Resistance in a Wire Investigation
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Introduction : Resistance is a force which opposes the flow of an electric current around a circuit so that energy is required to push the charged particles around the circuit. The circuit itself can resist the flow of particles if the wires are either very thin or very long. e.g. The filament across an electric bulb is quite thin as needs to resist the flow of particles for the bulb to glow. Resistance is measured in ohms. George Ohm discovered that the emf of a circuit is directly proportional to the current flowing through the circuit. This means that if you triple one, you triple the other. He also discovered that a circuit sometimes resists the flow of electricity. He called this resistance. He then came up with a rule for working out the resistance of a circuit : V/I = R V - Volts I - Current R - Resistance. Extra Background Information : The total resistance of resistors in series is the sum of the resistance of each one. Each cm of wire has a particular resistance, if you double the length of wire, it is like having two of the shorter wires in series. If the small resistor represents a short wire and the large resistor is a long wire of double the length of a short one. One short wire has a resistance of 1ohm, 2 short wires have a resistance of 2ohms when connected in series. The long wire is just like two short wires put together. Aim : To investigate how the length affects the resistance of a wire. Prediction : I predict that if the length increases then the resistance will also increase in proportion to the length. I think this because as I know from my scientific knowledge that : Electric current is the movement of electrons through a conductor. In this experiment a metal wire (Nichrome will be the conductor).
Another, more significant thing is that it the increase is constant. This is indicating by the fact that the line drawn is a straight one. One may also note that the gradient of the line drawn is (1.85/40) .04625. Conclusion: I think that from my results I can safely say that my prediction was right. The resistance did change in proportion to the length. This is because as the length of the wire increased the electrons that made up the current, had to travel through more of the fixed particles in the wire causing more collisions and therefore a higher resistance. We can work out what the resistivity of the wire should be from our results using the formula It is obvious from the formula that R/l is simply the gradient of the graph, therefore Evaluation I feel that overall our results were quite accurate. This is can be seen when we look at the graph, which shows a straight line with all of the points apart from one being very close to or on that line. The one point that was not that close to the line was a slight anomaly, but it was only slight and did not effect the final gradient of the graph. I have found out that for the wire I was using, the resistivity at 20(c)C is 4.9 X 10-7 ohm-meter. From this we can then work out the percentage error of our results: The accuracy for this experiment is, theoretically, ± 15.7%, but as one can see this does not seem to be the case from looking at the graph. The reason for this could have been due to a number of different factors. Firstly the temperature of the wire was not necessarily 20(c)C when we conducted the experiment and the material of wire may not be as pure as it should have been. The main reason for this was probably due to the equipment that we used being inaccurate.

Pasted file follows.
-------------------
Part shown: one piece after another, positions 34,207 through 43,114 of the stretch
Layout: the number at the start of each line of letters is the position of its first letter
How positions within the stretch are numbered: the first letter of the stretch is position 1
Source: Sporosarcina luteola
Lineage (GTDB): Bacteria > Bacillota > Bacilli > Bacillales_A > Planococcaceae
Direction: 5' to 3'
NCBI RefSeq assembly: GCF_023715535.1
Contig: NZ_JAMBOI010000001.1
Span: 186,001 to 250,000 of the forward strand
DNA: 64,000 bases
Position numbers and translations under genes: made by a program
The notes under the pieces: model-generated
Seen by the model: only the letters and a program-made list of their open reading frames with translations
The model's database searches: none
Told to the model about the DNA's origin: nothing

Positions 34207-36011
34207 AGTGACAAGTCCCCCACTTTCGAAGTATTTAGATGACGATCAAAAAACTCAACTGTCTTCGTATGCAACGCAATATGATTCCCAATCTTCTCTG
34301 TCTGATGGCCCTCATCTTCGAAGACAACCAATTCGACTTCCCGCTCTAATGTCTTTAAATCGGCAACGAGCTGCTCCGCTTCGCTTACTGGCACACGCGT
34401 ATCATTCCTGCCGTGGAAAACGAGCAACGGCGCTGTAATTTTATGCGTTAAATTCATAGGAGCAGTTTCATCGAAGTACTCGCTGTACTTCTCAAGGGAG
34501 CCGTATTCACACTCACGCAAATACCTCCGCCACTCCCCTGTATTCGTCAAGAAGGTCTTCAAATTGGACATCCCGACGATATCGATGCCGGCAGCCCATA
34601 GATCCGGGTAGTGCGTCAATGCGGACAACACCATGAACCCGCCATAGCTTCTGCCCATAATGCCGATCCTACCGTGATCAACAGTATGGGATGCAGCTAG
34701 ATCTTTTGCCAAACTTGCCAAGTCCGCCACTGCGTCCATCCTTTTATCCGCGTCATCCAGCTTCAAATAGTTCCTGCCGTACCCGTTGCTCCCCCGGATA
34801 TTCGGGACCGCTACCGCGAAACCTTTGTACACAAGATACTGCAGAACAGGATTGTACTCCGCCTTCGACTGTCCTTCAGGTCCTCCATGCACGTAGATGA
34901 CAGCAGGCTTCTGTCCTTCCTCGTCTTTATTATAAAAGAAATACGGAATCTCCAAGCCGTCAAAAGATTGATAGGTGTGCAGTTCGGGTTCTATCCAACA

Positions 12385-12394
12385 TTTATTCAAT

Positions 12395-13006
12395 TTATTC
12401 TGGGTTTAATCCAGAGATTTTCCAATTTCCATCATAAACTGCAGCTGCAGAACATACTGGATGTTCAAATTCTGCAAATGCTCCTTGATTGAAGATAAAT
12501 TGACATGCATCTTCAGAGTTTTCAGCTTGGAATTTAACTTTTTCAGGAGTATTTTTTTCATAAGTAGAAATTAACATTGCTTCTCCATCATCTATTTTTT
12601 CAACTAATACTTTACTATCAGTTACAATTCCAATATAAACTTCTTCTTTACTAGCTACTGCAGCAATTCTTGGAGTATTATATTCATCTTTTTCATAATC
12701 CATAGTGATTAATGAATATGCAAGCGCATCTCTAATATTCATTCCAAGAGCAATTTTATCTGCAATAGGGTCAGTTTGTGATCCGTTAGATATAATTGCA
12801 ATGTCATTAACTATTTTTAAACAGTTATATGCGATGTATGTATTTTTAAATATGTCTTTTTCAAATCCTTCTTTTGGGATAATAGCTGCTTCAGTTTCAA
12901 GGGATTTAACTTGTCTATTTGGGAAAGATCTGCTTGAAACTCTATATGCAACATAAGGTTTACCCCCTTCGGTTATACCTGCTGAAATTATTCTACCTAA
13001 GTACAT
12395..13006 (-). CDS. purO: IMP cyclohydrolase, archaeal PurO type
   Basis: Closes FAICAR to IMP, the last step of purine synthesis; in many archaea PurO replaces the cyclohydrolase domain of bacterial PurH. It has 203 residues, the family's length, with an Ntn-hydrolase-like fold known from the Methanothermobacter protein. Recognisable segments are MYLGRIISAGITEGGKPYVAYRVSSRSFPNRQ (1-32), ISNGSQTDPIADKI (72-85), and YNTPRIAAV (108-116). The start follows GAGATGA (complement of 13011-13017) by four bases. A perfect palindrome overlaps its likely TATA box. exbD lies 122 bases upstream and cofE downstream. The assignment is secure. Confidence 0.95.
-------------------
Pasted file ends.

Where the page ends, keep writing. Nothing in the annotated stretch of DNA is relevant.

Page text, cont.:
This table shows my results against some ideal results. This shows the margin of error in my results. Using 28SWG Constantine wire. Length cm My results Ideal results 100 4.62 5.0 90 4.16 4.5 80 3.70 4.0 70 3.21 3.5 60 2.78 3.0 50 2.35 2.5 40 1.89 2.0 30 1.43 1.5 20 0.97 1.0 10 0.51 0.5 As you can see from this table, my results were no more than 0.38 Ohms out from the ideal results. For 30SWG, the results were slightly less accurate but nevertheless were accurate enough to produce a good directly proportional straight line graph. I could have made more accurate results and a more varied set of results by doing the experiment at more than just 28SWG and 30SWG. This would have given more varied results at different thicknesses. I could have made my results more accurate by doing the experiment multiple times (perhaps 5 times) and taken the average of each set of results. This would have given me more accurate results. Inaccuracy in the results may have been due to the fact that the equipment used may not have been working properly. Also, when measuring the length of wire to be tested, it is possible that I may have slightly misread the length on the ruler by a couple of millimetres because of kinks and twists in the wire making it nearly impossible to get a perfectly straight piece of wire. This may have caused slightly inaccurate results. Thickness: My results for testing the thickness were, on the whole, quite accurate. There is only one result that seems to cause a "bump" in the curve on the graph: 30SWG. This could have been due to an inaccurate length of wire, a temperature change or an inaccurate reading. However, the other results produced a good smooth inversely proportional curve. If I were to conduct this experiment again I would have used more accurate equipment and tested more lengths at more SWGs than I did to give a more varied set of results.
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